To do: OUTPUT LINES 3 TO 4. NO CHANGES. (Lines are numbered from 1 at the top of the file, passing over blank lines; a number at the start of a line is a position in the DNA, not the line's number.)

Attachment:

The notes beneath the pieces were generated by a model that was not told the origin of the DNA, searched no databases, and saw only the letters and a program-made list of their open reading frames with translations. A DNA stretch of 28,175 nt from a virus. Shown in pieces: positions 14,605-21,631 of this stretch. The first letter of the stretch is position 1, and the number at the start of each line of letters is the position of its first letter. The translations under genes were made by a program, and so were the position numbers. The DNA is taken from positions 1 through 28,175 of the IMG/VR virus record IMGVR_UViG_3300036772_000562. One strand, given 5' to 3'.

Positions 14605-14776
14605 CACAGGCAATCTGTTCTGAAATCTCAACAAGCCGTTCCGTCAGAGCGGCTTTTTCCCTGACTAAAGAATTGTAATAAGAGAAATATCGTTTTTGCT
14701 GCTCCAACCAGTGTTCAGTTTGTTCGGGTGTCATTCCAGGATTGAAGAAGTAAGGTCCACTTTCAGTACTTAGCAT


14605 CACAGGCAATCTGTTCTGAAATCTCAACAAGCCGTTCCGTCAGAGCGGCTTTTTCCCTGACTAAAGAATTGTAATAAGAGAAATATCGTTTTTGCT
14701 GCTCCAACCAGTGTTCAGTTTGTTCGGGTGTCATTCCAGGATTGAAGAAGTAAGGTCCACTTTCAGTACTTAGCAT